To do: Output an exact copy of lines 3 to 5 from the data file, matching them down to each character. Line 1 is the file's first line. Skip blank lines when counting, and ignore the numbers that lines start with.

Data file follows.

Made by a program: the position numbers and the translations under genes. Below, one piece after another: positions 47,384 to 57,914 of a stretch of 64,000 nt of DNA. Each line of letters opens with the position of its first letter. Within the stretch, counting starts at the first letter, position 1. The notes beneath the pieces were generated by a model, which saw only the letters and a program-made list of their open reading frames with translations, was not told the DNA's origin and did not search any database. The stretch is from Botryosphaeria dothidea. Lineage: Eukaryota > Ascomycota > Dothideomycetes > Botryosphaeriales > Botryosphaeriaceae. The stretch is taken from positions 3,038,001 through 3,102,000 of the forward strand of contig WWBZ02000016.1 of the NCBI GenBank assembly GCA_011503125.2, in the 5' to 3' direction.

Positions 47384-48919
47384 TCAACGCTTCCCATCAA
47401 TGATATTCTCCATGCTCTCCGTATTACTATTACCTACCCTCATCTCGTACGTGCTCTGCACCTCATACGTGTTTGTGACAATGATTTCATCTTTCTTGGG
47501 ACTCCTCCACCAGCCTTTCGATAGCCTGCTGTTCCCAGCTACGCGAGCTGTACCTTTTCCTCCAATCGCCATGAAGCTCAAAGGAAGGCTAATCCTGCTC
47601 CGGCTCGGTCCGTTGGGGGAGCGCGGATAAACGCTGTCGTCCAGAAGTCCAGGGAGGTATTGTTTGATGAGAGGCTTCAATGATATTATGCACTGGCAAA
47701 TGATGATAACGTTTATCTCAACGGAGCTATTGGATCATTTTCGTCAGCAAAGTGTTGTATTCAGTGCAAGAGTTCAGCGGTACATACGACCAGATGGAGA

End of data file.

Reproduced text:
47384 TCAACGCTTCCCATCAA
47401 TGATATTCTCCATGCTCTCCGTATTACTATTACCTACCCTCATCTCGTACGTGCTCTGCACCTCATACGTGTTTGTGACAATGATTTCATCTTTCTTGGG
47501 ACTCCTCCACCAGCCTTTCGATAGCCTGCTGTTCCCAGCTACGCGAGCTGTACCTTTTCCTCCAATCGCCATGAAGCTCAAAGGAAGGCTAATCCTGCTC